Restrained till the night of free licence arrives,
And then he breaks out to the wreck of two lives!
"A fierce water-fever just now is red-hot;
Drink water, or perish, thou slave and thou sot!
Drink water alone, and drink more, and drink much—
But, liquors or wines? Not a taste, not a touch!
Yet, is not this fever a fervour of thrift?
It is wine you denounce, but its cost is your drift;
The times are so hard and the wines are so bad
(For good at low prices are not to be had),
That forthwith society shrewdly shouts high
For water alone, the whole abstinence cry!
And, somehow supposed suggestive of heaven,
The cup of cold water is generously given,
But a glass of good wine is an obsolete thing,
And will be till trade is once more in full swing!
I hint not hypocrisy; many are true,
They preach what they practise, they say—and they do,
And used from their boyhood to only cold water,
Enjoin nothing better on wife, son, and daughter;
But surely with some it is merely for thrift,
That they out off the wine, and with water make shift,
Although they profess the self-sacrifice made
As dread of intemperance makes them afraid.
And so, like a helmsman too quick with his tiller,
Eschewing Charybdis they steer upon Scylla,
To perish of utter intemperance—Yes!
The victims of water consumed to excess.
[Pg 102]
"To conclude: The first miracle, wonder Divine,
Wasn't wine changed to water, but water to wine,
That wine of the Kingdom, the water of life
Transmuted, with every new excellence rife,
The wine to make glad both body and soul,
To cheer up the sad, and make the sick whole.
And when the Redeemer was seen among men,
He drank with the sinners and publicans then,
Exemplar of Temperance, yea, to the sot,
In use of good wine, but abusing it not!
We dare not pretend to do better than He;
But follow the Master, as servants made free
To touch, taste, and handle, to use, not abuse,
All good to receive, but all ill to refuse!
It is thus the true Christian with temperance lives,
Giving God thanks for the wine that He gives."

I once heard Mr. Gough, the temperance lecturer: it was at the Brooklyn Concert Hall in 1877. A handsome and eloquent man, his life is well known, and that his domestic experiences have made him the good apostle he is. I remember how well he turned off the argument against himself as to the miracle of the marriage-feast in Cana of Galilee: "Yes, certainly, drink as much wine made of water as you can." It was a witty quip, but is no reply to that miracle of hospitality. Apropos,—I do not know whether or not the following anecdote can be fathered on Mr. Gough, but it is too good to be lost, especially as it bears upon the fate of a poor old friend of mine in past days who was fatally a victim to total abstinence. The story goes that a teetotal lecturer, in order to give his audience ocular proof of the poisonous character of alcohol, first magnifies the horrible denizens of stagnant water by his microscope, and then triumphantly kills them all by a drop or two of brandy! As if this did not prove the wholesomeness of eau de vie in[Pg 103] such cases. If, for example, my poor friend above, the eminent Dr. Hodgkin of Bedford Square, had followed his companion's example, the still more eminent Moses Montefiore, by mixing water far too full of life with the brandy that killed them for him, he would not have died miserably in Palestine, eaten of worms as Herod was! Another such instance I may here mention. When I visited the cemetery of Savannah, Florida, in company with an American cousin, I noticed it graven on the marble slab of a relation of ours, a Confederate officer, to the effect that "he died faithful to his temperance principles, refusing to the last the alcohol wherewith the doctor wanted to have saved his life!" Such obstinate teetotalism, I said at the time, is criminally suicidal. Whereat my lady cousin was horrified, for she regarded her brother as a martyr.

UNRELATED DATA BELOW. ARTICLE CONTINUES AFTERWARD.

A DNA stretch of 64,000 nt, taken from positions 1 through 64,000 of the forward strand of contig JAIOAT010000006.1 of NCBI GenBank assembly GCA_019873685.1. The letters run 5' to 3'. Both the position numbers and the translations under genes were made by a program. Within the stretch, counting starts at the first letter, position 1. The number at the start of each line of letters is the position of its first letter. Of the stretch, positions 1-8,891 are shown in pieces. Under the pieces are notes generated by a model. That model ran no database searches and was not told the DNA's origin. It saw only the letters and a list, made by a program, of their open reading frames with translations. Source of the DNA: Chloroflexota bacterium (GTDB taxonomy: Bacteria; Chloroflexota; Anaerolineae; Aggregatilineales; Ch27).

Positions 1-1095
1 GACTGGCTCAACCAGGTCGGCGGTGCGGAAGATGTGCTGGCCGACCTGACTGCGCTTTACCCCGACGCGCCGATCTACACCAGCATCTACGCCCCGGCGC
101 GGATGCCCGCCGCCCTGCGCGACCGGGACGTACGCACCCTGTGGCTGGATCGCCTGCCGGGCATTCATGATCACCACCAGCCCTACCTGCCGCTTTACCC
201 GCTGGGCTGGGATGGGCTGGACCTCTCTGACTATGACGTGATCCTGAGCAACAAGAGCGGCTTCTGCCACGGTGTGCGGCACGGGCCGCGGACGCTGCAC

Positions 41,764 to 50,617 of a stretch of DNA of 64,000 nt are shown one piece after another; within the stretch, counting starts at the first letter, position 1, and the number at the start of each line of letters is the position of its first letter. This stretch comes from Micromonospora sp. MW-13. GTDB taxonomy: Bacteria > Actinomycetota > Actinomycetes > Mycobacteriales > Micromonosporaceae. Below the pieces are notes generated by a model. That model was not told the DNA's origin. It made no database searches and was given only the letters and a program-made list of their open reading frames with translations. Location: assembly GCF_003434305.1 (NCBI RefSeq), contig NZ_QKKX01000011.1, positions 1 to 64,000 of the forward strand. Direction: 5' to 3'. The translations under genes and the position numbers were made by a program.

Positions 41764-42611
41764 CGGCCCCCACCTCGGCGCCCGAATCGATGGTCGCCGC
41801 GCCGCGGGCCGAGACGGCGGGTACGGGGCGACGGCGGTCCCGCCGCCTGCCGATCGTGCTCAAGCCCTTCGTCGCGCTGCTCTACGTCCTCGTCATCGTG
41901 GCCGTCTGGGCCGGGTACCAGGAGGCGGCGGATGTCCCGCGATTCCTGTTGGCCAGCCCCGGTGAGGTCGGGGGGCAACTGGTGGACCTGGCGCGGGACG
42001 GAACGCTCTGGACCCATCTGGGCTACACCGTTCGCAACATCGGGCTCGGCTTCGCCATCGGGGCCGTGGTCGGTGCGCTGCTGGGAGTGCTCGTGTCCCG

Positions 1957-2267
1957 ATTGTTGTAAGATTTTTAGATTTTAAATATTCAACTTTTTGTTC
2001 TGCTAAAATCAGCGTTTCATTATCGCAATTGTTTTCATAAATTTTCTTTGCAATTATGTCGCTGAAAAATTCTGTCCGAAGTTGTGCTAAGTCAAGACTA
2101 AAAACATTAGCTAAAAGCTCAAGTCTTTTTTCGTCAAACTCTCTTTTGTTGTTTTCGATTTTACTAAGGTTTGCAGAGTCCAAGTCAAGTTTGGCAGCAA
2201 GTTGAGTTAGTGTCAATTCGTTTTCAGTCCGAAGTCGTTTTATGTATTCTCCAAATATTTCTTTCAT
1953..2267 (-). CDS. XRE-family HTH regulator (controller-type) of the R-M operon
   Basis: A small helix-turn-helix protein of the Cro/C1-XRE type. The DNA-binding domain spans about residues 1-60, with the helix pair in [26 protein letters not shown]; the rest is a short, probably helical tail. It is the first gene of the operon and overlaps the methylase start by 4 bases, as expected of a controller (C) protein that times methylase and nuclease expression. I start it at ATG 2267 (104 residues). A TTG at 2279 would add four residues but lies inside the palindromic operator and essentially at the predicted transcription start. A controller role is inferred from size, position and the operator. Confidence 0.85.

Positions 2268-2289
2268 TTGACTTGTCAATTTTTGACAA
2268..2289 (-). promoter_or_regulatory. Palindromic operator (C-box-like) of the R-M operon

I cannot help quoting here part of a letter just received from an excellent young clergyman, who had been reading my "Temperance," quite, to the point. After some compliments he says, "I need scarcely say I entirely agree with the scope and arguments of this vigorous poem. Nothing is more clear, and increasingly so, to my own perception than the terrible tendency of modern human nature to run into extremes" (quoting some lines). "Your reference to 'thrift' is especially true. I have often smiled at the pious fervour with which the heads of large families with small incomes have embraced teetotalism! I have long thought that the motto 'in vino veritas' contains in it far more of 'veritas' than is dreamt of in most people's philosophy, and that the age of rampant total abstinence is the age of special falseness. Of course, the evils of drunkenness can scarcely be exaggerated,—and yet they can be and[Pg 104] are so when they are spoken of as equal to the evils of dishonesty: the former is indeed brutal, but the latter is devilish, and far more effectually destroys the souls of men than the former. Nevertheless in our poor money-grubbing land, the creeping paralysis of tricks of trade, &c., is thought little of; and the shopman who has just sold a third-rate article for a first-class price goes home with respectable self-complacency and glances with holy horror at the man who reels past him in the street.